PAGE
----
How To Cut Steak Across the Grain

How-to Article

How To Cut Steak Across the Grain

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Things To Grab

  • Steak
  • Cutting board
  • Knife

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    Almost every recipe asks you to "cut steak across the grain" when preparing or serving. The grain of the steak is referring to the direction the muscle fibers run within the piece of meat. Cutting against the grain means to cut through the fibers and make them shorter. This makes the meat more tender and easier to chew. 

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    1. When it comes to flat iron, flank, hanger, and skirt steaks, the grain is apparent because it is a tougher cut of meat with less fat. These steaks have very long muscle fibers known as "the grain."

      Cutting these fibers across, rather than parallel, makes for shorter muscle fibers that attribute to a more tender, and less chewy, steak.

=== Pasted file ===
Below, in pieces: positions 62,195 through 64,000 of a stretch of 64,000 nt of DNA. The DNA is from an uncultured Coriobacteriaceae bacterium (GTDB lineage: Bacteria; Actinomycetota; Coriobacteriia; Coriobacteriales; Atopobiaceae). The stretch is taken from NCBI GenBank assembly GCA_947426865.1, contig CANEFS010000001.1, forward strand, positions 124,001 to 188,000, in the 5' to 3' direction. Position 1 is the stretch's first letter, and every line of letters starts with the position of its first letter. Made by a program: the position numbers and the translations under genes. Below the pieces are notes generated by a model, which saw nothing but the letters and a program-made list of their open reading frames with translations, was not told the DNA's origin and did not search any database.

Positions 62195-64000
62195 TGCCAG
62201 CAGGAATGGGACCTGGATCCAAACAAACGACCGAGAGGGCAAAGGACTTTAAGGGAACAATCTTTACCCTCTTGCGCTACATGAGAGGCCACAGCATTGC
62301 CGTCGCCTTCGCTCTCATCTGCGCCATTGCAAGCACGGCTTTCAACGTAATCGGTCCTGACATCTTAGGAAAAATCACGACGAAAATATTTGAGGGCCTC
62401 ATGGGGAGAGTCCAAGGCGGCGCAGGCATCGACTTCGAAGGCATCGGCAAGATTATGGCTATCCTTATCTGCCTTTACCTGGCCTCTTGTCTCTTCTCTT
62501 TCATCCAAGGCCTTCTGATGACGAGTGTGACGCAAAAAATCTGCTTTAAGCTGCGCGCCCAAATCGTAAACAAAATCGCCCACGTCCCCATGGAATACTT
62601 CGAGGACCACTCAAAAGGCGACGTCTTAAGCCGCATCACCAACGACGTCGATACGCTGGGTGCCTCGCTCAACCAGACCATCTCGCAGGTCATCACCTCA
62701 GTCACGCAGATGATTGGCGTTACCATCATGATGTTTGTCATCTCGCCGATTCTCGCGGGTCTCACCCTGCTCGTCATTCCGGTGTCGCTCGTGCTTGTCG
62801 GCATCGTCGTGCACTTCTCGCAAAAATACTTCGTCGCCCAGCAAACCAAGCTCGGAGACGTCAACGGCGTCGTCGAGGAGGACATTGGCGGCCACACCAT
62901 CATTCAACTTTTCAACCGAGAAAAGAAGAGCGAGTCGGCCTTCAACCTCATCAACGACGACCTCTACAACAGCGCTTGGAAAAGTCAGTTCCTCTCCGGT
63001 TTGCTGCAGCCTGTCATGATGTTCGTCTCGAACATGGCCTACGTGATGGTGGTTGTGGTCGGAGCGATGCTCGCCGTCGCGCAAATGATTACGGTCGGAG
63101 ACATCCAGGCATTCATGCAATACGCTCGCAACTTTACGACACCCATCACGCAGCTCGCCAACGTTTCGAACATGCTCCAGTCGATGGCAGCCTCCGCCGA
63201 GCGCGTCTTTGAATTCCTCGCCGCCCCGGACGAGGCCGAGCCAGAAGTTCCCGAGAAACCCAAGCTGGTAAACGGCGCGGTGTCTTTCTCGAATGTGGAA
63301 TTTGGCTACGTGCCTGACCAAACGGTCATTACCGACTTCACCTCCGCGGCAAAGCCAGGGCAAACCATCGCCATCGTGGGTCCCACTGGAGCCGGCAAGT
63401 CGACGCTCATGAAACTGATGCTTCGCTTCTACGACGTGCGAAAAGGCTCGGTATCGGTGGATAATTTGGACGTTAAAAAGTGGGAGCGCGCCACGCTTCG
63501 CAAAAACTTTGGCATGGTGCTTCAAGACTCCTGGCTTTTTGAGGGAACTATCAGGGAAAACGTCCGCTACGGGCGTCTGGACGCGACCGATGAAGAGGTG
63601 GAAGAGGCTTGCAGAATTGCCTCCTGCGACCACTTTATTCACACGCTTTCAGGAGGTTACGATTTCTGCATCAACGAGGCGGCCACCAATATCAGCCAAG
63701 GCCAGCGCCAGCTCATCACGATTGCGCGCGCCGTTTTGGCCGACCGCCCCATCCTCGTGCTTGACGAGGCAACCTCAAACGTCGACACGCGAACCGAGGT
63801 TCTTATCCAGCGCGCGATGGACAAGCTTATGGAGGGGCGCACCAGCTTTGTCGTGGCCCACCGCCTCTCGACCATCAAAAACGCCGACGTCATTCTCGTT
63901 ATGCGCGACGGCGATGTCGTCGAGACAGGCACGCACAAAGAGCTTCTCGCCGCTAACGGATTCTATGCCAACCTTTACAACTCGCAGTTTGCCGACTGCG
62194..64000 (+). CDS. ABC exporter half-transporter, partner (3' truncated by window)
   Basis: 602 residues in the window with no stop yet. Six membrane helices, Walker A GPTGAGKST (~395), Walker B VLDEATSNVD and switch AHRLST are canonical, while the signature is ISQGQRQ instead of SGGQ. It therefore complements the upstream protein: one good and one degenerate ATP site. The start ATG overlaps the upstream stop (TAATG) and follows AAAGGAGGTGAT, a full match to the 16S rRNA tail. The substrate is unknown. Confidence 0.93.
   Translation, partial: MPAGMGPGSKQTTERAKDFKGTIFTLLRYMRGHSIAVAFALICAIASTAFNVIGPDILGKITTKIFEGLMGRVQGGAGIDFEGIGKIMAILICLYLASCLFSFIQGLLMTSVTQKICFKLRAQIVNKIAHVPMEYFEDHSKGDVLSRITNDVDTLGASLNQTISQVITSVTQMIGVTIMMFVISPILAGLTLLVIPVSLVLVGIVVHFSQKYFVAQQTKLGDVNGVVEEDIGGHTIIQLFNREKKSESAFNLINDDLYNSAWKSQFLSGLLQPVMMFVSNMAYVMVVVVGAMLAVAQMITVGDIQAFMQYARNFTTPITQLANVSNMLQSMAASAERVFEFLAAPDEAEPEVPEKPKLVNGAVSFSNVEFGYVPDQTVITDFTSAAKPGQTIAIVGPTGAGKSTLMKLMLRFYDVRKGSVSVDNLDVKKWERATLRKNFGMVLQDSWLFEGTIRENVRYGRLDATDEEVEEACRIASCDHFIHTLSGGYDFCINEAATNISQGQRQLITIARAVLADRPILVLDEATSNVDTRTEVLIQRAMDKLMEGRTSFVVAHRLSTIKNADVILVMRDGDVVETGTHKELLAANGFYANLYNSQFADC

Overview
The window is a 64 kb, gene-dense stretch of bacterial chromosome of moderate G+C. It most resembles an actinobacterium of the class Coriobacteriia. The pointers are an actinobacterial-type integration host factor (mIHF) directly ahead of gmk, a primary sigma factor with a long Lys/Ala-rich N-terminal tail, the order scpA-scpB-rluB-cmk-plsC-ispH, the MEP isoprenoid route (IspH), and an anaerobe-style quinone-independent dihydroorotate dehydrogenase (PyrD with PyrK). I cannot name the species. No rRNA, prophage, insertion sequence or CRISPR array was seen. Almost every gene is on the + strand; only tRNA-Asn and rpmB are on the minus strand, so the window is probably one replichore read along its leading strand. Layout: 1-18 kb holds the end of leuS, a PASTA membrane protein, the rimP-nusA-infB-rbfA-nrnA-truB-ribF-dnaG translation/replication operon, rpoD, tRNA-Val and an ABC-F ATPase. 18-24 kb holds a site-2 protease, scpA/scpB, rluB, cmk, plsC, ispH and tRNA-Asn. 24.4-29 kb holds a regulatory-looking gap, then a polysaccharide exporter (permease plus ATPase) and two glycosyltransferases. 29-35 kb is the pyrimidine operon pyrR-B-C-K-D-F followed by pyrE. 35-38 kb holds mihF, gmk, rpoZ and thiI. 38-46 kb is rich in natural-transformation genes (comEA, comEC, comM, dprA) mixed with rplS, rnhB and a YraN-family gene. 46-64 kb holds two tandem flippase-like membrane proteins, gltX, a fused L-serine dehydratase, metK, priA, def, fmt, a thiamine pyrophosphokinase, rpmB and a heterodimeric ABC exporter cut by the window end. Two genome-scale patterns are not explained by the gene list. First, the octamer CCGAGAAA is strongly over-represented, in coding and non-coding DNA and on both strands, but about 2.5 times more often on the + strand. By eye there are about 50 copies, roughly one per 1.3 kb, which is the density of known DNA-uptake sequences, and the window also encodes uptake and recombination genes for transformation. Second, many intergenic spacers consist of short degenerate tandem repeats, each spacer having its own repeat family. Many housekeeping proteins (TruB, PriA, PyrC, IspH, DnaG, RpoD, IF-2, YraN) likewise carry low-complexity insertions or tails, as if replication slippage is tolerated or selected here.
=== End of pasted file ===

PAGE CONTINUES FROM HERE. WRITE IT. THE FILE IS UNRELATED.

In the photo above, see the subtle lines running through the slab of steak, and notice how the knife is cutting through those lines, rather than parallel to the lines. That's what "cutting against the grain" means!

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    2. More tender cuts of meat, such as rib eye, tenderloin, t-bone, and porterhouse steaks are harder to identify the grain. Make sure to take a good look at your steak before cutting into them. If you begin cutting into a steak and realize that you are cutting with the grain instead of against the grain, you can reorient your steak and begin again. 

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